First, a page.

RIT DPRL CROHME 2014
DPRL CROHME 2014
Copyright (c) 2013-2014 Lei Hu, Kenny Davila, Francisco Alvaro, Richard Zanibbi
DPRL CROHME 2014 is free software: you can redistribute it and/or modify it under the terms of the GNU General Public License as published by the Free Software Foundation, either version 3 of the License, or (at your option) any later version.
DPRL CROHME 2014 is distributed in the hope that it will be useful, but WITHOUT ANY WARRANTY; without even the implied warranty of MERCHANTABILITY or FITNESS FOR A PARTICULAR PURPOSE. See the GNU General Public License for more details.
You should have received a copy of the GNU General Public License along with DPRL CROHME 2014. If not, see http://www.gnu.org/licenses/.
- Lei Hu: email@example.com
- Kenny Davila: firstname.lastname@example.org
- Francisco Alvaro: email@example.com
- Richard Zanibbi: firstname.lastname@example.org
This document is about DPRL's submission for the CROHME 2014. CROHME is the abbreviation of Competition on Recognition of Online Handwritten Mathematical Expression
The handwritten mathematical expression is preprocessed and rendered to an image. Symbol segmentation considers strokes in time series, using a binary AdaBoost classifier to determine which stroke pairs to merge. Then for each stroke, we compute three kinds of shape context features (stroke pair, local neighborhood and global shape contexts) with different scales, 21 stroke pair geometric features and symbol classification scores for the current stroke and stroke pair. The stroke pair shape context features covers the current stroke and the following stroke in time series. The local neighborhood shape context features includes the current stroke and its three nearest neighbor strokes in distance while the global shape context features covers the expression. Principal component analysis (PCA) is used for dimensionality reduction. The details of the segmentation can be found in the paper Segmenting Handwritten Math Symbols Using AdaBoost and Multi-Scale Shape Context Features.
The symbol classifier uses a SVM with Gaussian Kernel trained for probabilistic classification for the symbol classification task. The feature vector used to describe each symbol contains a combination of general on-line features with some adaptations of off-line features. The on-line features used include the normalized length of the lines, number of traces, covariance matrix of the point coordinates, number of points with high variation in curvature and total angular variation used to draw each symbol. The off-line features include: normalized aspect ratio; the count, position of the first and position of the last times that traces intersect a set of lines at fixed horizontal and vertical positions (crossings); 2D fuzzy histograms of points and fuzzy histograms of orientations of the lines. All symbols are pre-processed in order to smooth the traces and reduce the amount of noise present on the symbol. More details about the symbol classifier can be found in the paper Using Off-line Features and Synthetic Data for On-line Handwritten Math Symbol Recognition.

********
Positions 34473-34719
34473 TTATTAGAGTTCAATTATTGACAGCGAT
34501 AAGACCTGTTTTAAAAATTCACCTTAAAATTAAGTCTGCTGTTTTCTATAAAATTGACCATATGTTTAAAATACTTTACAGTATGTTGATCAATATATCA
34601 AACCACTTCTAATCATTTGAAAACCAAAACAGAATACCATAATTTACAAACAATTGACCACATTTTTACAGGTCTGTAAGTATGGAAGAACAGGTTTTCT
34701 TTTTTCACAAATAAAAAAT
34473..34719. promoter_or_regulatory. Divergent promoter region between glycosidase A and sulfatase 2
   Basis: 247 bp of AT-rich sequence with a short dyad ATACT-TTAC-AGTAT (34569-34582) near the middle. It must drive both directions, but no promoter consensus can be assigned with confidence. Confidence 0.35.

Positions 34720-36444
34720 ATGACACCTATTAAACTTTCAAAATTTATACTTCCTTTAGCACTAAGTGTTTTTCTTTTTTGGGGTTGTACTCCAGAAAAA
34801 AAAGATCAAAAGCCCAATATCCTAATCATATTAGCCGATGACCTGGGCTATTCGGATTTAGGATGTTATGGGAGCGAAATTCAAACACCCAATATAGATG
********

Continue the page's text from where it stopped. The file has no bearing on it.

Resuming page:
The parser recursively: 1) groups vertical structures (e.g. fractions, summations and square roots), 2) extracts the dominant operator (e.g. fraction line) in each vertical group, and then 3) locates symbols on the main baseline, and on the main baselines in superscripted and subscripted regions by finding an MST defined over candidate symbol pairs with their associated classes and spatial relationship, and then 4) repeats the procedure in nested regions of vertical structures (e.g. fraction numerators and denominators).
A shape-based layout descriptor for classifying spatial relationships in handwritten math. How to run the codes?Spatial relationships are classified as inline, superscript or subscript by a Support Vector Machine, using bounding box geometry and a shape context feature for the region around symbol pairs. The details of spatial relationship classifier can be found in the paper
The codes for the spatial relationship classifier are writeen in C++. All the other parts are written in Python. The version of Python we need is Python 2.7.3 or above.
The usage is: python DPRL.pyc DPRL_CROHME2014 <input_path> <output_path>
Both input_path and output_path are abosolute path. The input_path contains the xxx.inkml files need to be recognized and the output_path contains the recognition results xxx.lg without inherited relationships.
The input inkml file is in the format of CROHME and the description of the data file format can be found at CROHME data format. The output .lg file is label graph file and its format can be found at label graph file format. A Label Graph is a labeled adjacency matrix representation for a graph. More details about label graph and inherited relationships can be found in the paper Evaluating structural pattern recognition for handwritten math via primitive label graphs.
Library CROHMELib is needed to produce the .lg file. The details of CROHMElib can be found in CROHMELib document.